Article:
Place the water, butter, and salt in a saucepan, and heat over medium heat until the butter is melted and the mixture is boiling. Immediately add the flour, stirring with a spatula until the mixture is cohesive and starts to form a ball.
Transfer the batter to a mixing bowl. Beat in the eggs one at a time, making sure each is fully incorporated before adding the next. Add the flavor at the end, if using.
Spread the batter
Spread the batter along the ring, covering it completely. Smooth the batter with a bowl scraper or spatula.
Bake the kringle
It'll take 50 to 60 minutes; when done, it should be a rich, golden brown. If you're baking the gluten-free version using Measure for Measure flour, bake for 60 to 70 minutes.
While the kringle is baking, toast 2 cups pecan halves for the topping. You can stick them right into the oven with the kringle; spread them on a baking sheet and toast for 8 to 10 minutes or so, or until they're starting to turn golden brown and smell nutty.
When the kringle is done, remove it from the oven, and allow it to cool completely on the pan.
Prepare the toppings
We're making two versions of kringle here: butter-pecan, and chocolate butter-pecan ("turtle"). Both start with caramel and pecans.
12 ounces caramel, cut from a block (about 1 cup, packed); or about 3 dozen individual caramel candies, unwrapped
2 cups toasted pecan halves
It helps to use fresh, soft caramel here. If your caramels are the harder, supermarket-type caramels, add a couple of tablespoons milk or cream when melting, to keep them soft on the kringle.
Top and cool
Place the caramel in a microwave-safe spouted cup, if you have one; it's not necessary, but makes it easier to pour. Melt the caramel until it's bubbly, remove it from the microwave, stir a few times to smooth out the bubbles, and immediately drizzle it over the kringle. If it stiffens up, reheat briefly in the microwave.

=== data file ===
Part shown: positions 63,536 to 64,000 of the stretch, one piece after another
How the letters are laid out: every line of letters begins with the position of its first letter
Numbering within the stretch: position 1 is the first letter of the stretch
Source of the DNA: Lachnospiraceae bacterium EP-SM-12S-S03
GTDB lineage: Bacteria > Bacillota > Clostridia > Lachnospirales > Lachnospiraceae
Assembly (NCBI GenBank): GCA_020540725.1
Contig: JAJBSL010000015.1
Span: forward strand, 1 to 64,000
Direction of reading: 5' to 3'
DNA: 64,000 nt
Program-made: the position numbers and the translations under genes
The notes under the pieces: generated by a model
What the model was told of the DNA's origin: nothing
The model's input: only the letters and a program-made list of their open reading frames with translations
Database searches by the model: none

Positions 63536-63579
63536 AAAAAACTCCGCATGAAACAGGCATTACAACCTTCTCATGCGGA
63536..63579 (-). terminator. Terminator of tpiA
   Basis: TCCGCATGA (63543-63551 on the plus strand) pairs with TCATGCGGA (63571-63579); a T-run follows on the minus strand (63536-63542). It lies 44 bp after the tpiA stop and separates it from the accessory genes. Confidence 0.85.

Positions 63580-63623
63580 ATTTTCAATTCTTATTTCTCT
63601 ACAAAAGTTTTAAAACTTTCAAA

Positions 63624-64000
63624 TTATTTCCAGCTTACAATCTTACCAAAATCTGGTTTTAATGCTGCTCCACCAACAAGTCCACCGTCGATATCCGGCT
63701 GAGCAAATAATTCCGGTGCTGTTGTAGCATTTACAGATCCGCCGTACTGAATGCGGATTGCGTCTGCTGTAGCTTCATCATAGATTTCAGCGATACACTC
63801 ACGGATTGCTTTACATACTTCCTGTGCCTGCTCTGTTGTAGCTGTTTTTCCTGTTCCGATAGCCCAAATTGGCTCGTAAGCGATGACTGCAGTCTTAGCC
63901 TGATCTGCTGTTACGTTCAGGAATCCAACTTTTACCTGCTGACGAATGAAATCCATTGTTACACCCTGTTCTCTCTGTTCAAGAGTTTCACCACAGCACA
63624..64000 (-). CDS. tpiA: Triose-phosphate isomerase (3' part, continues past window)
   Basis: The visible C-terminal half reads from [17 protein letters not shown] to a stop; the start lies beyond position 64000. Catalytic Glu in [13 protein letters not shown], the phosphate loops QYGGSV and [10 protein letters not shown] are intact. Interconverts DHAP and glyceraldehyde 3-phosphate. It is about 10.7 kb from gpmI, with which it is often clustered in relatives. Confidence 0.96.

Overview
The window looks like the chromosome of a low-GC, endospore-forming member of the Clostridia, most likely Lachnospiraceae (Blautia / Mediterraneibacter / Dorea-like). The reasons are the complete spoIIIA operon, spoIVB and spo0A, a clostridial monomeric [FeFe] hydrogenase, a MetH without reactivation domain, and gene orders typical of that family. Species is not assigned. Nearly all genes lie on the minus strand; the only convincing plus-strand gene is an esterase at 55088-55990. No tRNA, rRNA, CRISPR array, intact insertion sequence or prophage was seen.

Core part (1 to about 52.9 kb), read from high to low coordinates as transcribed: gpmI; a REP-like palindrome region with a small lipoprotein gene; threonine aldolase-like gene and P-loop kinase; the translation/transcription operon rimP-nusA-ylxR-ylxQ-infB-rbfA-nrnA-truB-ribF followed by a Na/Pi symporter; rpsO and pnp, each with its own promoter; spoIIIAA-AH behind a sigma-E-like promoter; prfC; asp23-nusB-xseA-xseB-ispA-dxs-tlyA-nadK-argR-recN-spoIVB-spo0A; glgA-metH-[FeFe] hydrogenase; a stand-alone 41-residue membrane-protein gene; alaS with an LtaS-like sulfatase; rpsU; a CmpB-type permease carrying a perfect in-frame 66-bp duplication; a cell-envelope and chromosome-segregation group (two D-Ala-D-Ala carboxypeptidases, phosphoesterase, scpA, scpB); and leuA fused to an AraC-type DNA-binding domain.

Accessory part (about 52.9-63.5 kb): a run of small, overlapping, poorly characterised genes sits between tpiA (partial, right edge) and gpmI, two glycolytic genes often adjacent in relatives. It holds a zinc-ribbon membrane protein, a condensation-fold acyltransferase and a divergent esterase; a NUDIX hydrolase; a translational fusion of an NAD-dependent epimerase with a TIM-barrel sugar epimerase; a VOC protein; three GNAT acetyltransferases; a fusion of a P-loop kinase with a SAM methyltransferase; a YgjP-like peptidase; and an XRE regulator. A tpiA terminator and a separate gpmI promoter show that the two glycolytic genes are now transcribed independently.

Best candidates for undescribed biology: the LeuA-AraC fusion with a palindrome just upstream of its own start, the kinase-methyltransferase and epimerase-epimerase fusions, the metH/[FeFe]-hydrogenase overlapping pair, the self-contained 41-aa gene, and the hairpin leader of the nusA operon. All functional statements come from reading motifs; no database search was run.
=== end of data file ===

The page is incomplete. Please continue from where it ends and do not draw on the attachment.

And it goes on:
If you're using caramel sauce, bring it to room temperature to make it pourable, if necessary. Drizzle over the kringle.
Note: Whether you use the melted caramel or caramel sauce, don't feel you have to use all of it. Simply apply artful arcs of caramel to taste.
Arrange the toasted pecans atop the caramel, pressing them in gently. Hint: a sprinkle of fine salt over the pecans and caramel at this point is a tasty touch.
Allow the kringle to rest, uncovered, until the caramel has set.
Drizzle with icing
Stir together this simple confectioners' sugar icing:
1 cup confectioners' sugar
2 tablespoons heavy cream, half and half, or milk, enough to make a thick but pourable glaze
1/8 teaspoon butter-rum flavor, eggnog flavor, or vanilla-butternut flavor, optional but good
pinch of salt
Drizzle it over the kringle.
Or forget the white icing, and make "turtle" kringle by drizzling with chocolate ganache or chocolate sauce. Again, use just as much as you want; having leftover chocolate sauce or ganache in the fridge is money in the bank.
Want to cover all of your fan bases? The kringle is plenty big enough for you to try both simple vanilla and dark chocolate icing.
Share the holiday joy
Look at that golden, buttery pastry. The melted caramel and toasted pecans. Imagine family and friends wondering where you ever found the time to create such a masterpiece.
Just tell them you used this easy King Arthur Flour recipe: Butter-Pecan Kringle.
Interested in more? See our complete collection of Bakealong recipes.